Location:2011 Annual Report
1a. Objectives (from AD-416)
Increase collaboration with the Dipartimento Biotecnologie Agrarie in developing a program to better characterize the biology and physiology of sea beet, which is the most important genetic resource for enhancing beet production. Sea beet grows wild along the Adriatic Coast and has been studied by the Dipartimento Biotecnologie Agrarie in collaboration with Stazione Sperimentale di Bieticoltura di Rovigo (Sugar beet Experimental Station, Rovigo) for several years. We will 1) identify populations to phenotype, 2) enumerate traits selected for through domestication, and 3) discover the genetic and genomic basis for these traits.
1b. Approach (from AD-416)
The USDA-ARS NPGS has an extensive collection of germplasm collected from the coast of Italy. Collaborative efforts with Dr. Enrico Biancardi, Prof. Massimo Saccomani, and Dr. Piergiorgio Stevanato, the foremost world experts in the life history of sea beet (Beta vulgaris subspecies maritima), have been initiated. We would work together to identify areas where NPGS collectors have collected sea beet germplasm, and measure population traits. These traits in sea beet would be compared with cultivated sugar beet and other domestic beets (table, fodder, Swiss chard) by both ARS and Italian researchers. Once phenotypic changes through domestication have been identified sea beet and domestic beet would be crossed to provide populations for genetic and genomic analyses. The gene and genomic changes brought about by the domestication process will be examined.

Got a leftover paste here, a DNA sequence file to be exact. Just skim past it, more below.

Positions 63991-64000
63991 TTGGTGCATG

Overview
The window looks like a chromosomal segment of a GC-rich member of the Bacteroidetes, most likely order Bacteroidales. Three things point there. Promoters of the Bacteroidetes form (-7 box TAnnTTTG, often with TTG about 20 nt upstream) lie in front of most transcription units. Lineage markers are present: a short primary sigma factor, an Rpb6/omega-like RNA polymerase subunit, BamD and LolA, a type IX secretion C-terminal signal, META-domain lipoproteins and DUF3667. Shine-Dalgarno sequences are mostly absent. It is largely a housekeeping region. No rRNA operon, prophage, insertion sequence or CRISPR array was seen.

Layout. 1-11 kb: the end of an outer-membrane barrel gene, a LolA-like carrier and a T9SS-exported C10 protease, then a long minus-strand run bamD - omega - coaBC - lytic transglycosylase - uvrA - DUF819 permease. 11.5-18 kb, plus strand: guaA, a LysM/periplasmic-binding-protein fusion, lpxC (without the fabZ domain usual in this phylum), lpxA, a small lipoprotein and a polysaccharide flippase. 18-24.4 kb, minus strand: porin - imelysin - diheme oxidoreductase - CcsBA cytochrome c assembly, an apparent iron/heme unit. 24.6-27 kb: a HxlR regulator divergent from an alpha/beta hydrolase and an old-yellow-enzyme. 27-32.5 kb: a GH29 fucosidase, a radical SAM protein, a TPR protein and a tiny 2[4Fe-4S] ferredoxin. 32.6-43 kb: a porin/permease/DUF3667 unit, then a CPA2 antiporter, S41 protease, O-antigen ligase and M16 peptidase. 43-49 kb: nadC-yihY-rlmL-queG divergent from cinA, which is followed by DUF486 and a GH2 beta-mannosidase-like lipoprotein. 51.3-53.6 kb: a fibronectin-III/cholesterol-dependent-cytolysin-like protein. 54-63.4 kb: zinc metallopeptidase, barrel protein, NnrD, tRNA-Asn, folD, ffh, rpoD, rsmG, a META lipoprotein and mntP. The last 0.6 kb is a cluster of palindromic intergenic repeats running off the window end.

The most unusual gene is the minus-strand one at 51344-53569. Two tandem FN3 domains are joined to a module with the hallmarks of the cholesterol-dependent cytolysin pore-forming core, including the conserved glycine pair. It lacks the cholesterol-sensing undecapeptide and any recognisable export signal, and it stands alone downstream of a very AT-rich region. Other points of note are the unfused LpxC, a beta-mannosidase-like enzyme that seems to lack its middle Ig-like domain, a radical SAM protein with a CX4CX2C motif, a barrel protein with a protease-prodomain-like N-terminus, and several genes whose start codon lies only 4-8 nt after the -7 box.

3. Progress Report
In the initial stage of this new agreement collaborators and ARS scientists have decided on using populations at the mouth of the Po River in the Delta where it enters into the Adriatic Sea. This area around Porte Levante, Italy is an area where the sea beet (Beta vulgaris subspecies maritima) has been studied for over 100 years and the populations are well characterized. The USDA-ARS National Plant Germplasm System has two accessions from this area. There was a meeting between ARS and University of Padua in June of 2011 and common methodology was agreed upon. Molecular markers will be utilized, which include SSRs (described in the literature) and, potentially, the use of single nucleotide polymorphisms (SNPs) developed by the University of Padua. A research outline was developed. ADOR monitoring activities include a site visit and frequent emails before and after the site meeting. Infrequent phone calls can be made when necessary.